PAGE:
The key is creating a situation where these rights are guaranteed but not fetishizing it. For example, one of the things the Afghan constitution has is a requirement for 25 percent representation of women in parliament. We don't have such a requirement either in the U.S. Constitution or in the amendments. Many European countries don't.
Is it conceivable that something like that could be compromised? Perhaps, and that's the kind of thing where we'd have to be creative in coming up with a solution that moderates and some elements of the Taliban could live with.
CNN: Is this an honorable exit for the United States?
Zakaria: I think so, and it's not really an exit, it's a reduction in our forces and in our role. And I think it would be appropriate. We've been there for nine years. It's not the only battleground, the only place where al Qaeda operates. There are many more members of al Qaeda in Pakistan than in Afghanistan.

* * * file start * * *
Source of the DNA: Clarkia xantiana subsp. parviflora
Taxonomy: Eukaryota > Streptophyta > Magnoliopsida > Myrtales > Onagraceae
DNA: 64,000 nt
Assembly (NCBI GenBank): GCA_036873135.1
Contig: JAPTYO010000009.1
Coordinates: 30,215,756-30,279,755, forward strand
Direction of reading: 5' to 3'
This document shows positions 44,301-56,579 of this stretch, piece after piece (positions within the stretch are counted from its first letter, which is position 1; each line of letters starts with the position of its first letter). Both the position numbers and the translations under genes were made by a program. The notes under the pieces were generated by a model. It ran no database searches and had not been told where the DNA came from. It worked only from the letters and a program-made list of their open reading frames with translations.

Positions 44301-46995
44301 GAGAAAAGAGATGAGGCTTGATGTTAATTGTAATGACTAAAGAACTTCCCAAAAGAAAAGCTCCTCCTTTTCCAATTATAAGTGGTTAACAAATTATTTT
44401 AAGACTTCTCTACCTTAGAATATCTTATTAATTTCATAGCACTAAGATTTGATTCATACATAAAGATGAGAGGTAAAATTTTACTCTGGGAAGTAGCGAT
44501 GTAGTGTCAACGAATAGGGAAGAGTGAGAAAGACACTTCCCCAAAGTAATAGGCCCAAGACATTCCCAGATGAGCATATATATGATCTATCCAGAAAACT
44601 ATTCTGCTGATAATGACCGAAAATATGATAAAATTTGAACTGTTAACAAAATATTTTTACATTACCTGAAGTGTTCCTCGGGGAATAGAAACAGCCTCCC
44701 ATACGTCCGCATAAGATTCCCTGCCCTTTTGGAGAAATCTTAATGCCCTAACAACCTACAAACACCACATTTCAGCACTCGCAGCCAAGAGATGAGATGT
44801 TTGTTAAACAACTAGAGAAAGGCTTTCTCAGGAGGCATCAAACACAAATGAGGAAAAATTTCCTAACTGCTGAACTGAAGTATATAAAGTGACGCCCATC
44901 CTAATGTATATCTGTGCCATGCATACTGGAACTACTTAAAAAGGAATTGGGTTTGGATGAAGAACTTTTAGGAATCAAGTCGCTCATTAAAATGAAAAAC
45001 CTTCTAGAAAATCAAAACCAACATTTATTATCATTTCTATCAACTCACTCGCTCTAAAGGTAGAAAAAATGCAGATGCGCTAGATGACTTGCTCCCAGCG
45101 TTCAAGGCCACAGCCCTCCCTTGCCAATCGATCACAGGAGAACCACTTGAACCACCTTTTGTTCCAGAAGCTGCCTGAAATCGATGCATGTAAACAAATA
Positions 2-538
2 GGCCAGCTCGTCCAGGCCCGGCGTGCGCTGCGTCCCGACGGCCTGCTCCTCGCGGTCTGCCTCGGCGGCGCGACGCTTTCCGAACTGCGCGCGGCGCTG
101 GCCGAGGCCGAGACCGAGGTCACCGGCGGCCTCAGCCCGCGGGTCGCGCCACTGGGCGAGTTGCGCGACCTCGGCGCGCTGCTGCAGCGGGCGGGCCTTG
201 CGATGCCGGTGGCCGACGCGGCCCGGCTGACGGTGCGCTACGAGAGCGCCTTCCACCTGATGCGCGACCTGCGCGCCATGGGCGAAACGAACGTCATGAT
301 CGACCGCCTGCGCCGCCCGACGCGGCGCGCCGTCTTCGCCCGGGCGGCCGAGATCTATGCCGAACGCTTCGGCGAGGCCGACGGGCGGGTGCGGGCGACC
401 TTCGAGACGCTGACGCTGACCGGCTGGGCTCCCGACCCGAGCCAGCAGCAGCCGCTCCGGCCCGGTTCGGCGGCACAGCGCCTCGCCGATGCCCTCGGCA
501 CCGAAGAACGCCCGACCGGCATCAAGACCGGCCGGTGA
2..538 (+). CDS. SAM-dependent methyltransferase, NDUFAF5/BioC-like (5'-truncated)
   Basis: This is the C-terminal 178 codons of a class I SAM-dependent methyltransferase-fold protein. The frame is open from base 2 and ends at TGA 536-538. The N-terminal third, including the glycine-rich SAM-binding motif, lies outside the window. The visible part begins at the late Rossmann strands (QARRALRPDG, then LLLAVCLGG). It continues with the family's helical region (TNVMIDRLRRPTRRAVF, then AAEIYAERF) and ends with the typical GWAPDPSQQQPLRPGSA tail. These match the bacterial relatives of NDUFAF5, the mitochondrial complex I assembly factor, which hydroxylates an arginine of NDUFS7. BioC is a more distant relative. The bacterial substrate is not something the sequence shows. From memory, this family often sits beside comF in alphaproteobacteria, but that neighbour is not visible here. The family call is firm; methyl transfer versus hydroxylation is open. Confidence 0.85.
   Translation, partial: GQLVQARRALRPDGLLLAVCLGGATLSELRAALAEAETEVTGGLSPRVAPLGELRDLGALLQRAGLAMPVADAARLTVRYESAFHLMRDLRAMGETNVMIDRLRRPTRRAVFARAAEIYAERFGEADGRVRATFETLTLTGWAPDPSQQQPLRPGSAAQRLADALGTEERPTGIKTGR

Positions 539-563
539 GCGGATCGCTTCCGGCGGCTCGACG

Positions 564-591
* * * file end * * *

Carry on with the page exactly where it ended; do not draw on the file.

You're trying to create a political settlement, and a self-sustaining political framework in Afghanistan that can survive the departure of American troops. And finally you're leaving enough troops in there where you could still prosecute a fairly vigorous counterterrorism operation against those elements of the Taliban or al Qaeda that continue to plot and plan to do violence to civilians, foreigners, westerners.
And I do think, if we could get this kind of a settlement, it would be an honorable way for the United States to begin reducing its exposure in Afghanistan.